How can we remain relevant in distance learning in a time of constant and accelerated change?
I can remember being in 7th or 8th grade when the first computers arrived at our school. We were required to take a class that taught us how to put in formulas that would result in a pixel on the screen. We built pictures of dogs, cats and flowers in pots; this was a BIG deal!!! I also remember the fear that came with the availability of computers to be in every home. I heard several sermons at the Baptist church we attended that warned against the dangers of this new technology and how, some day, everyone in the world would be able to connect with one another through it…a true warning of the “end of times” that the book of Revelations in the Bible spoke of.
I never thought I would own a computer or have a cell phone growing up, I couldn’t fathom it. But now my cell phone is a computer and I’ve just purchased the latest and greatest ASUS laptop that has only been for sale for 6 months and is apparently out of date…Sheesh!
I’m blogging and texting and tweeting and emailing and paying bills on line…I can take a picture with my cell phone of a check and have it deposited into my bank account. I would say I was a bit naive before because boy, have things changed.
I think one of the most important things our reading this week addressed was digital literacy. Moore and Kearsley point out that “digital literacy goes beyond basic reading and writing skills to encompass being able to input (I.e., type) information into a computer, phone, or other electronic device, and be able to understand the output of such devices. This includes navigating through screens, operate controls, troubleshoot problems (a big part of technological use), create and process information in multimedia formats, and search for and locate information” (pp. 280). Just being knowledgeable about how to use a computer is a great head start on remaining relevant. I found a Microsoft digital literacy assessment at http://www.microsoft.com/about/corporatecitizenship/citizenship/giving/programs/up/digitalliteracy/asmt/instructions.aspx?lang=eng&aid=as26a I took it and received 27/30 questions correctly…90% not too bad in my book! But there is so much that I don’t understand about computers. the searching and finding what I’m really looking for is one of my greatest challenges…I just don’t know where to look for some things such as scholarly journals or articles…maybe I’m too impatient or maybe I just don’t know what the hell I’m doing.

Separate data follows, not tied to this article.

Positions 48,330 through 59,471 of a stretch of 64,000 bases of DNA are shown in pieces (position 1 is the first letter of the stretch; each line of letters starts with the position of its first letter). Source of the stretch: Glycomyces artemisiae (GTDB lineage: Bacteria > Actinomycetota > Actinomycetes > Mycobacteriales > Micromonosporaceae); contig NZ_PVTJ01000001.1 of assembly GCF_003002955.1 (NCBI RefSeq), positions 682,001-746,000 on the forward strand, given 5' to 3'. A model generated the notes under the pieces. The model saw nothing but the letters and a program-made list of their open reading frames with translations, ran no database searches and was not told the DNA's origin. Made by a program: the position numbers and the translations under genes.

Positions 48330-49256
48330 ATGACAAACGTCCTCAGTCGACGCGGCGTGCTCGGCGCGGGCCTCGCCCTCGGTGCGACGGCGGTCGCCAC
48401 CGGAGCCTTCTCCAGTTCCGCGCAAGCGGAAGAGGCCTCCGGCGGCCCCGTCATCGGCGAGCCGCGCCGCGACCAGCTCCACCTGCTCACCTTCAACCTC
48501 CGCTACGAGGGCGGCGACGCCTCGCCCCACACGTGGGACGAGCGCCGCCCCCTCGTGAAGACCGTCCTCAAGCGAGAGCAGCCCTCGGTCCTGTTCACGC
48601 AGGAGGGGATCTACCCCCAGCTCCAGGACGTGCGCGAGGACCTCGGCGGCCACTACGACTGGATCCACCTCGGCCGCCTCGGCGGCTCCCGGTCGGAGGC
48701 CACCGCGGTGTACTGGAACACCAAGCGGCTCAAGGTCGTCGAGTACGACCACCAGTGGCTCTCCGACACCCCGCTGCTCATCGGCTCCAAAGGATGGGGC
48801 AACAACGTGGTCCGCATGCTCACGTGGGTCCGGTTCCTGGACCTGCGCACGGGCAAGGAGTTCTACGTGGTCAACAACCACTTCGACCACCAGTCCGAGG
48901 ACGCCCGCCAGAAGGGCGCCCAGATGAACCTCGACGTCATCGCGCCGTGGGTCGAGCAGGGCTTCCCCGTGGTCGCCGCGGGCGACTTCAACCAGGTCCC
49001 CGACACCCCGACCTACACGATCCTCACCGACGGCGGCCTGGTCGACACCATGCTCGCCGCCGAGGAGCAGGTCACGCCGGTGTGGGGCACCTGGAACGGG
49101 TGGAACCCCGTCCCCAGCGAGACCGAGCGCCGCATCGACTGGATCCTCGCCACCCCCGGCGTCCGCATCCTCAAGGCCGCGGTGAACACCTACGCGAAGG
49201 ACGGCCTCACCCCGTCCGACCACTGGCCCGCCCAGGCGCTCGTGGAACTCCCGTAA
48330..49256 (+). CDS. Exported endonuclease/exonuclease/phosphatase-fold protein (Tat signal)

Another important component in staying relevant is actually embracing new technology and not being afraid of it. Just last week I overheard two colleagues talking about another instructor who refused to use Blackboard (UAA’s mode of operates preferred) to communicate with students because they preferred the “old” way of teaching. It boggles my mind that there are still hold-outs when it comes to online integration into the classroom. I’m determined to create a blended classroom…the more I learn about what students technological reality is, the more I realize it just makes good sense to reach out to them in a medium they are engaged in for over 7 hours of their waking day (Lewin, 2010).
Online instructors ultimately need to keep up to date as best as they can, which is hard because technology changes more rapidly than you can blink an eye. But if they train themselves to understand the fundamentals of how it all works and embrace this amazing vehicle to stay relevant to a generation raised on technology, they will maintain relevancy.
Lewin, T. (2010, January 20). If your kids are awake, they’re probably on line. New York Times. Retrieved from http://www.nytimes.com/2010/01/20/education/20wired.html?_r=0
Moore, M., and Kearsley, G. (2012). Distance Education: A Systems View of Online Learning. Belmont, CA: Wadsworth.
Microsoft Corporation. (2006) Digital literacy: certificate test. Retrieved from http://www.microsoft.com/about/corporatecitizenship/citizenship/giving/programs/up/digitalliteracy/asmt/instructions.aspx?lang=eng&aid=as26a
Digital Literacy-Using Technology in the Classroom . Retrieved from https://www.youtube.com/watch?v=X5ySocUyI7I